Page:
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HomeInterviews › Christiana Rice: Culture and Discipleship

Christiana Rice: Culture and Discipleship

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“We need to learn reconciliation and unity. How can we love our neighbors when we can’t even love our sisters and brothers?”

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Culture and Discipleship is a conversation, a roundup of nine compelling voices—authors, church leaders, culture observers and disciple-makers. Together, they present a hopeful, pointed challenge to pastors who are looking to redemptively engage the culture for the purpose of effective discipleship.

CHRISTIANA RICE
To Alter Your World: Partnering With God to Rebirth Our Communities (IVP, 2017)

1. What do you see as the biggest challenge to effective discipleship in the American church?

I think there is a grave contradiction at play. On one hand, many people want to find their own truth and have the freedom to question the traditional beliefs of the church. On the other hand, these same people still expect clergy or spiritual leaders to do the work of excavating truth for them, and addressing their questions with more questions or possible answers. This kind of contradictory paradigm produces inactive and self-absorbed disciples who will struggle to grow and thrive in their faith. They remain independent consumers, never tasting the joy of committed community on mission together.

2. How does the expression of the church’s mission look different today than it did a few years ago?

Learning to become more culturally aware is currently a common discussion among church leaders and planters. Many churches have begun to turn their attention toward “the neighborhood,” desiring to be more attuned to their contexts and committed to the felt needs of their neighbors. It’s a wonderful shift.

We still wrestle, however, with an inconsistent definition of what it means to engage our neighborhoods. For some, engagement means getting to know the context where our church gathers or where our church building exists and seeking to make a positive, Christ-spirited impact there. For others, engagement is more holistic and involves inhabiting neighborhoods with our lives, choosing to live more deeply as the church in a particular place and fostering Christ’s transformation from the inside out.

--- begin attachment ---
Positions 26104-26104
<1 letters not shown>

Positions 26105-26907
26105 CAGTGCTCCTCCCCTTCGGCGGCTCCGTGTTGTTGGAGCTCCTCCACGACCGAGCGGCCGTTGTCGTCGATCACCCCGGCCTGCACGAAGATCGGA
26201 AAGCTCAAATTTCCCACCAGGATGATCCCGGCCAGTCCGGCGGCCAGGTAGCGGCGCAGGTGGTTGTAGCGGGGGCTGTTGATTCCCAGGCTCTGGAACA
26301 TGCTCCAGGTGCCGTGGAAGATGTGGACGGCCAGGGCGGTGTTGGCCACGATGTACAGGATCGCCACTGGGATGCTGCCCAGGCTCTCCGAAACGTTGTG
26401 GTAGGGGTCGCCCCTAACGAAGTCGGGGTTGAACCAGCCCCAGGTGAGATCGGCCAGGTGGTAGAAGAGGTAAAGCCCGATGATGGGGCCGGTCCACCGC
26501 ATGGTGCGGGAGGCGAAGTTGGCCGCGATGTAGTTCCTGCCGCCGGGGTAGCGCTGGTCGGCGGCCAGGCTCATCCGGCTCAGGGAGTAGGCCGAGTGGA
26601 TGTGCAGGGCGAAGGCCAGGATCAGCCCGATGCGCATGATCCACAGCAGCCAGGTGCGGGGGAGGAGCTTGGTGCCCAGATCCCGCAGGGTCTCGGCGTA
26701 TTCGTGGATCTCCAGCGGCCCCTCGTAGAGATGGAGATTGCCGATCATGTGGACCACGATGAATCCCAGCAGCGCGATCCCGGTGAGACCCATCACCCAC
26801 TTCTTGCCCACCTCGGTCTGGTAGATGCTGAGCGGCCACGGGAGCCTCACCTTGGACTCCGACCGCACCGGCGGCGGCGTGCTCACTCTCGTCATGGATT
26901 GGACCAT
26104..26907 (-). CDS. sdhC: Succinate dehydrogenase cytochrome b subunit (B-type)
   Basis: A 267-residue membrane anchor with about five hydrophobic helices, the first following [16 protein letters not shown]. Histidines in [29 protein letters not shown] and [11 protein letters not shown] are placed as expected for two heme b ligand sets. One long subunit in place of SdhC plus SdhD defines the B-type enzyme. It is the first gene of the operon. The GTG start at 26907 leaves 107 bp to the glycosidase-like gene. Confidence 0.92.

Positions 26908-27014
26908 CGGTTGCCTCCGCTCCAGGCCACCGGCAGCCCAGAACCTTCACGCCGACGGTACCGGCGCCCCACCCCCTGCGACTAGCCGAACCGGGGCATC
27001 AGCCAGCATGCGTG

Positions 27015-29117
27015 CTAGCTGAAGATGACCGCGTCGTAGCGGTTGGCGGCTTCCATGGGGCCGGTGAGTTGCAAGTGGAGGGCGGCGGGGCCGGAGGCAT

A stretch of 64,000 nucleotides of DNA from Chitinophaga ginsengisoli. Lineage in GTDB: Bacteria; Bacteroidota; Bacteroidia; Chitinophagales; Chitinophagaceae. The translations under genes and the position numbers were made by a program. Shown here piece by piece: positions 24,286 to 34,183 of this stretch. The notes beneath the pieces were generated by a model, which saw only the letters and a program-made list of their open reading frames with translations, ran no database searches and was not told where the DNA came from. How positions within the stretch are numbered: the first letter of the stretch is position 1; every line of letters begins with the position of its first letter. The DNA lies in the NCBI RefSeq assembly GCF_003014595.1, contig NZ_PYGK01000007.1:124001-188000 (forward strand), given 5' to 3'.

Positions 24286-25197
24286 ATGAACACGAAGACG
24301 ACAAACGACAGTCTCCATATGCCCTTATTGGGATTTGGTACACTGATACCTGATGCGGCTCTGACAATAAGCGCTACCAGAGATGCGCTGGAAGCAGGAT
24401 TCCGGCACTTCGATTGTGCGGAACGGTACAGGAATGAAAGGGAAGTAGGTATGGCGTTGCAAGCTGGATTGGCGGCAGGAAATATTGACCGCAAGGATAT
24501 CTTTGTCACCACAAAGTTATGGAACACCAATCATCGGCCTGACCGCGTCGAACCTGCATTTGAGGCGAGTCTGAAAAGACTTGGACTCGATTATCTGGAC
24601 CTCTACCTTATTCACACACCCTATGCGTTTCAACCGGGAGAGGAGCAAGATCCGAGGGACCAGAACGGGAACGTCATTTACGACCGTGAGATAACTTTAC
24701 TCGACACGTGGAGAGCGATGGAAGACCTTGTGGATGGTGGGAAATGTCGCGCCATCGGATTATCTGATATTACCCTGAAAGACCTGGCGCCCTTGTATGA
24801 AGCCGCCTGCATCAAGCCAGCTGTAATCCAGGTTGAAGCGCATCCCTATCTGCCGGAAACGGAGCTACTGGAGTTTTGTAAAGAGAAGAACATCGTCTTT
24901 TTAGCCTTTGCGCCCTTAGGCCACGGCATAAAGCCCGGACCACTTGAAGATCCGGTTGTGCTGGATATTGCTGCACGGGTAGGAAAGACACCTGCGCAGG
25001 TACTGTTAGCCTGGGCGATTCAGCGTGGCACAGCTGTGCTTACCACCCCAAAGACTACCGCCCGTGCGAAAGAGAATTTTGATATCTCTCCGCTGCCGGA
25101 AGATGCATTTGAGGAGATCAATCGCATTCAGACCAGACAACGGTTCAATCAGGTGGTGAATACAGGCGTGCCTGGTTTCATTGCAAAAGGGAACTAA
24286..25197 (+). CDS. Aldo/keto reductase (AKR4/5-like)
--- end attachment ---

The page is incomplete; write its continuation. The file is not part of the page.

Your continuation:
No matter your expression, every church must continually ask the question, “What is God already doing (or birthing) here, and how do we participate?” In our book To Alter Your World, we contend that participating in God’s world-altering mission means we begin to live a new narrative, telling an alternative story to that of the prevailing impression of Christian thought and practice. This will require more sacrifice, authenticity, collaboration, commitment and service, and much more willingness to be shaped by the mission of God along the way.

3. How can the church redemptively engage the culture while remaining faithful to its discipleship mission?

With Jesus as our model, it is impossible to be faithful to God’s mission without engaging culture. The entire story of God is about an embodiment of love, redemption and salvation, in and for the world. The biblical narrative instructs us on how to love God, love ourselves and love our neighbors as an interdependent community, incarnating Jesus wherever we are. This requires that we stay connected to God, to our own hearts and to the community. When we disconnect, we forget our call to love and our identity as God’s beloved. Disembodiment and disconnection are the antithesis to effective missional engagement.

4. Which cultural issues will have the biggest influence on the church in the next five years?

There’s no doubt that our Christian family is divided. We have polarizing theological views that divide us further and further apart. Perhaps now more than ever, we need to learn the everyday practice of reconciliation and unity. How can we love our neighbors well when we can’t even love our sisters and brothers?

5. What encourages you about the recent re-emergence of church planting in the church?

I’m encouraged when I see church plants really “planting” by taking the time to tend to the soil of a real place and establish healthy roots. A rooted church becomes a part of the cultural ecosystem, affecting everything around it. The future impact of the church, rooted in neighborhoods, has the potential to transform societies with the loving redemption of Jesus.

Read more from our discussion on Culture and Discipleship »

Christiana Rice is a practitioner and visionary voice in the missional church movement, a leader of a neighborhood faith community in San Diego, California, and the co-author of To Alter Your World: Partnering With God to Rebirth Our Communities (IVP, 2017).

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